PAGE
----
by David Gross

== An innovative program to empower and house homeless adults in the SLO area needs a little land. If you can help them find some, you’ll be doing a lot of good. ==

SLO County treats its homeless people shamefully. We have one of the highest homelessness rates in the nation, and are in the top three locations nationwide for the percentage of homeless people who are without shelter of any kind. There are thousands of people without homes in the SLO area and not much more than a hundred beds for them in shelters.

Government policy, particularly in the city of SLO, exacerbates this problem. Affordable housing is essentially banned by way of zoning, permitting, planning, and other such processes. Policies that inflate rents and property values for the benefit of landlords and property owners make keeping a roof over your head unaffordable for poor people.

Homeless people who cannot find shelter may try to sleep in their cars or in parks, but the police and sheriff’s departments will threaten and harass them if they do.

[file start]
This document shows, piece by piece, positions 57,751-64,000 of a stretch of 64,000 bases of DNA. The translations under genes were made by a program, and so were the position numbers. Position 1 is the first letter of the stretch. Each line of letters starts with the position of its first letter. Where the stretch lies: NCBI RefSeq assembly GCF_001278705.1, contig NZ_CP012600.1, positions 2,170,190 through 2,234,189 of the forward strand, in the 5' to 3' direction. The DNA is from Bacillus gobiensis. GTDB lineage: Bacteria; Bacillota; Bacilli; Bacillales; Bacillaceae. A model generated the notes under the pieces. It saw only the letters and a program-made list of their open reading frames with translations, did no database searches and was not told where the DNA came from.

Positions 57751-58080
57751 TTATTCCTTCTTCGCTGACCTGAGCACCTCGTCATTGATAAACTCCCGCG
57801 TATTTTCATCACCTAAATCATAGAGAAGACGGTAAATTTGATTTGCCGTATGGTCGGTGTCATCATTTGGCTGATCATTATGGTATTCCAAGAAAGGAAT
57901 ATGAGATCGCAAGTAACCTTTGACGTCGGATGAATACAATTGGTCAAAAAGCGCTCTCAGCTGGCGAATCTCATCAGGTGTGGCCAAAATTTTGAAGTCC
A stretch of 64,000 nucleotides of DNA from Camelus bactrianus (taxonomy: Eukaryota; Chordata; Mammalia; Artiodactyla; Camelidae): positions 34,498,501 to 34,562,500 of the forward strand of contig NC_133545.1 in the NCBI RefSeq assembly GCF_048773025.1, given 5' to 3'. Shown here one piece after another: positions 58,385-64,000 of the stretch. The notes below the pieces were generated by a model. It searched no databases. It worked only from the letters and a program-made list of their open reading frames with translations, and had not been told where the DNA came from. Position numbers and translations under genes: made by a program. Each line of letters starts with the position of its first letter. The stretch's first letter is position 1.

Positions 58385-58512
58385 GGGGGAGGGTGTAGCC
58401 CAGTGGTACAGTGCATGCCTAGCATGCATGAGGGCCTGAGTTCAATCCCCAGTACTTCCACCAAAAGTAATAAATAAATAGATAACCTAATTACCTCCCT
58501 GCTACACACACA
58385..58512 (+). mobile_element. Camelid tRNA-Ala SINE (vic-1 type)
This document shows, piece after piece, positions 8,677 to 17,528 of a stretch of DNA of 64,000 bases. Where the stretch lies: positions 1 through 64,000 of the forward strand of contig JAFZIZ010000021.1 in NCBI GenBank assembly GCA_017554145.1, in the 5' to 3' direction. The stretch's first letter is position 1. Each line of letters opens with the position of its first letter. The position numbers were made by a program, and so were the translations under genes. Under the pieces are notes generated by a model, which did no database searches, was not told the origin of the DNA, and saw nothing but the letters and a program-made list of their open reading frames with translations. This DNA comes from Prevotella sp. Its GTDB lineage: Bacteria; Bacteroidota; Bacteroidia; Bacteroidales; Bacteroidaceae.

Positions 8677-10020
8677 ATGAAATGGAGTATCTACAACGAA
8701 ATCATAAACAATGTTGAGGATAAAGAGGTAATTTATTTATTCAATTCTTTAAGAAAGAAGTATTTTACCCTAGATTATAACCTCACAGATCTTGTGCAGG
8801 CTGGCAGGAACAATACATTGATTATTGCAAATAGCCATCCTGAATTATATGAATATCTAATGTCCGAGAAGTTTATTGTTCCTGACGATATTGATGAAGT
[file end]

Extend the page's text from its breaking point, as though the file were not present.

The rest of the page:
A local group called “Hope’s Village” (http://www.hopesvillageofslo.com/) is trying to put a dent in our homeless problem by creating genuinely affordable housing (that is, not the “unaffordable housing + government subsidies = ‘affordable’ housing” approach). They want to create a village of “tiny homes” — one-room cabins-on-wheels — with a central, shared kitchen/laundry/bathroom/community building.

They’ve got the money, they’ve got buy-in from the local political and law-enforcement high mucky-mucks, they’ve got volunteers ready to go, they’ve built a prototype cabin (for less than $4,000), they have a track record of getting homes for homeless people (their “RVs for Vets” program has gotten 50 people off the streets by giving them donated RVs).

There’s one thing missing before they can get this thing off the ground: a hunk of land. That’s where you come in. Here’s what they’re looking for:

* a minimum of three to five contiguous acres of relatively level ground;
* near SLO where most of the homeless services are (and near a public transit stop if not within walking distance);
* in an area with low population density (rural);
* available on a long-term low-cost lease, or as a donation;
* with (or near) a water & sewage hook-up;
* (bonus) a good location for a food garden.

If you know of any leads — maybe you’ve got a plot yourself that fits these specs, or you know someone who does, or you’ve got a good way of getting the word out to local land-owners — please let me know, or contact the director of Hope’s Village, Becky Jorgenson, at [email protected] or 805-234-5478.

Thanks for your attention.

David Gross

Click photo for link to hopesvillage or here: